China wants further talks as soon as the end of October to hammer out the details of the “phase
one” trade deal touted by Donald Trump before Xi Jinping agrees to sign it, according to people familiar with the
Beijing may send a delegation led by Vice Premier Liu He, China’s top negotiator, to finalize a written deal that
could be signed by the presidents at the Asia-Pacific Economic Cooperation summit next month in Chile, one of
the people said.
Another person said China wants Trump to also scrap a planned tariff hike in December in
addition to the hike scheduled for this week, something the administration hasn’t yet endorsed. The people asked
not to be named discussing the private negotiations.
The details of the verbal agreement reached in Washington last week between the two nations remain unclear.
While Trump hailed an increase in agricultural purchases as “the greatest and biggest deal ever made for our Great
Patriot Farmers in the history of our Country,” China’s state-run media only said the two sides “agreed to make
joint efforts toward eventually reaching an agreement.”
China’s Ministry of Commerce did not immediately respond to a request for comment on further talks. Geng
Shuang, a foreign ministry spokesman, reiterated on Monday that both sides had made progress and said he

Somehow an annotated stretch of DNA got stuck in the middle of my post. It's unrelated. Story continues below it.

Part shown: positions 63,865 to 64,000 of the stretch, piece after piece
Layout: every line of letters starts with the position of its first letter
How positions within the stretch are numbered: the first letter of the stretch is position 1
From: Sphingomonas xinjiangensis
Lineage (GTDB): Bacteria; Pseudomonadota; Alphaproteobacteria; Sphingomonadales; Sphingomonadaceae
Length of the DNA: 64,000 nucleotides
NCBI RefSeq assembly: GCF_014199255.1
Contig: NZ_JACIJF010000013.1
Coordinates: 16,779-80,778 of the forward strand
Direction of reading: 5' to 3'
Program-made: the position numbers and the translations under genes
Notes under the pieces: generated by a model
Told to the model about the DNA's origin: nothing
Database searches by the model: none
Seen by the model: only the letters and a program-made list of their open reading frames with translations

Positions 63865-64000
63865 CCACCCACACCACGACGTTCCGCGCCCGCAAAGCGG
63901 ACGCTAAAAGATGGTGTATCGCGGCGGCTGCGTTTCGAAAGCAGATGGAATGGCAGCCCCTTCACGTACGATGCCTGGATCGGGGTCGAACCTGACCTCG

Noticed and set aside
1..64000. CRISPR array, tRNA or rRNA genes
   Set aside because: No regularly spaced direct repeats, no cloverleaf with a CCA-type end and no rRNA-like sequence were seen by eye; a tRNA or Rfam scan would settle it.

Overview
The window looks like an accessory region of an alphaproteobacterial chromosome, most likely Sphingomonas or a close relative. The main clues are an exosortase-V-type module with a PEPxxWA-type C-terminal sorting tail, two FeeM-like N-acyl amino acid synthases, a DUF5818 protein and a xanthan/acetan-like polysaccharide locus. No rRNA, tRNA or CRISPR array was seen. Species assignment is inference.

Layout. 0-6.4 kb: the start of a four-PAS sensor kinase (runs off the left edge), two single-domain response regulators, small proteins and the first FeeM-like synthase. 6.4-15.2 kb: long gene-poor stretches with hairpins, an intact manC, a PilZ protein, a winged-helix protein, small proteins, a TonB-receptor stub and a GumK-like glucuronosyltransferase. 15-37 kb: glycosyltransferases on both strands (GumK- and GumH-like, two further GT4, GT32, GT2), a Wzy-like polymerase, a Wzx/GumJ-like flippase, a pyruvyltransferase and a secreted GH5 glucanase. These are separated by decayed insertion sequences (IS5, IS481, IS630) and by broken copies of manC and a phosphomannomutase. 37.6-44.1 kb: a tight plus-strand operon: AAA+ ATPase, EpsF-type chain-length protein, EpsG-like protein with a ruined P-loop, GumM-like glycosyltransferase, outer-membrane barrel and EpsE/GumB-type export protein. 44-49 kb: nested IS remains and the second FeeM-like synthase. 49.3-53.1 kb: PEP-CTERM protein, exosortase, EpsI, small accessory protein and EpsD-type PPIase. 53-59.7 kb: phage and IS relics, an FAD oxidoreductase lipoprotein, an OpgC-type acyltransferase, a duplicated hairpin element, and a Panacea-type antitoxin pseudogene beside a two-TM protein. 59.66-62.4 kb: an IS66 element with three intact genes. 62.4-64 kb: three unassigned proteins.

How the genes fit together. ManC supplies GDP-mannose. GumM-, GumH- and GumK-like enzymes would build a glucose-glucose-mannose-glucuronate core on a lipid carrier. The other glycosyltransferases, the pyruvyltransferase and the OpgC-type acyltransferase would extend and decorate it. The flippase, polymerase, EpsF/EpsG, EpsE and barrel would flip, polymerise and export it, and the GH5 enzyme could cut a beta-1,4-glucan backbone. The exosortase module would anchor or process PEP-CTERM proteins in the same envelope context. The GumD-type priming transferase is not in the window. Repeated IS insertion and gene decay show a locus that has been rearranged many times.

hoped “the U.S. will work with China and meet each other halfway.”
Investors have struggled to determine whether the U.S. and China reached a breakthrough in an 18-month trade
war, with global stocks mixed on Monday. Worse-than-expected September trade figures in China underscored
the growing pressure on both Trump and Xi to reach a deal to avert a wider slowdown in the global economy.
China has become increasingly wary of any statements from Trump. Trust between the two sides suffered a big
blow in May 2018, when Trump put a stop to a deal for China to buy more energy and agricultural goods to
narrow the trade deficit.
The U.S. president further sowed distrust in August when he claimed that Chinese officials
had called and requested to restart trade talks.
For Xi, it’s seen as politically unfeasible to accept a final deal that doesn’t remove the punitive tariffs altogether.
Nationalists in the Communist Party have pressured him to avoid signing an “unequal treaty” reminiscent of those
China signed with colonial powers.
“The U.S. must concede on its December tariff threat if they want sign a deal during APEC summit, otherwise it
would be a humiliating treaty for China,” said Huo Jianguo, a former Chinese commerce ministry official who is
now vice chairman of the China Society For World Trade Organization Studies. “The U.S. has definitely shown
some good gestures but we shouldn’t exclude the possibility of another flip-flop.”